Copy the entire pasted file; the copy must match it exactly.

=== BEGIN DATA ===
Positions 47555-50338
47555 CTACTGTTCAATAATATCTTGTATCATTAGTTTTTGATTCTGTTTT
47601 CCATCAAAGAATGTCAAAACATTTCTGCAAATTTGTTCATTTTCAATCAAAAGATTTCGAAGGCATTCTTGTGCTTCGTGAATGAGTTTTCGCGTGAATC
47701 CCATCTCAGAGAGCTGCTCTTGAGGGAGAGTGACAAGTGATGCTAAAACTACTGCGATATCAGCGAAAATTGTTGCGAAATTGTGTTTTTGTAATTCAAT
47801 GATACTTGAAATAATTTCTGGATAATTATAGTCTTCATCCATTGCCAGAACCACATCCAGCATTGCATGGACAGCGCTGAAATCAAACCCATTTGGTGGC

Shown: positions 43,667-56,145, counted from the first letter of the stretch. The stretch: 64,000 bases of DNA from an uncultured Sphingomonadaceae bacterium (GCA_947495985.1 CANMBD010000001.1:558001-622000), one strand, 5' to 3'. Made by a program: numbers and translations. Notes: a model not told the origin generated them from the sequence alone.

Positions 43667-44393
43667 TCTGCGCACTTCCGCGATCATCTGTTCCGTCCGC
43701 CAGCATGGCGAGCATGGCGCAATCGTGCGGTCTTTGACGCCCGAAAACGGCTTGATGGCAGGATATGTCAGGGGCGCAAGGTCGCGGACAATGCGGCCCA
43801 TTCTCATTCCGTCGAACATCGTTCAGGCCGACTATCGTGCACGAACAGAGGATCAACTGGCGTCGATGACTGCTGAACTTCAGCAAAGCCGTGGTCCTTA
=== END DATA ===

Positions 47555-50338
47555 CTACTGTTCAATAATATCTTGTATCATTAGTTTTTGATTCTGTTTT
47601 CCATCAAAGAATGTCAAAACATTTCTGCAAATTTGTTCATTTTCAATCAAAAGATTTCGAAGGCATTCTTGTGCTTCGTGAATGAGTTTTCGCGTGAATC
47701 CCATCTCAGAGAGCTGCTCTTGAGGGAGAGTGACAAGTGATGCTAAAACTACTGCGATATCAGCGAAAATTGTTGCGAAATTGTGTTTTTGTAATTCAAT
47801 GATACTTGAAATAATTTCTGGATAATTATAGTCTTCATCCATTGCCAGAACCACATCCAGCATTGCATGGACAGCGCTGAAATCAAACCCATTTGGTGGC

Shown: positions 43,667-56,145, counted from the first letter of the stretch. The stretch: 64,000 bases of DNA from an uncultured Sphingomonadaceae bacterium (GCA_947495985.1 CANMBD010000001.1:558001-622000), one strand, 5' to 3'. Made by a program: numbers and translations. Notes: a model not told the origin generated them from the sequence alone.

Positions 43667-44393
43667 TCTGCGCACTTCCGCGATCATCTGTTCCGTCCGC
43701 CAGCATGGCGAGCATGGCGCAATCGTGCGGTCTTTGACGCCCGAAAACGGCTTGATGGCAGGATATGTCAGGGGCGCAAGGTCGCGGACAATGCGGCCCA
43801 TTCTCATTCCGTCGAACATCGTTCAGGCCGACTATCGTGCACGAACAGAGGATCAACTGGCGTCGATGACTGCTGAACTTCAGCAAAGCCGTGGTCCTTA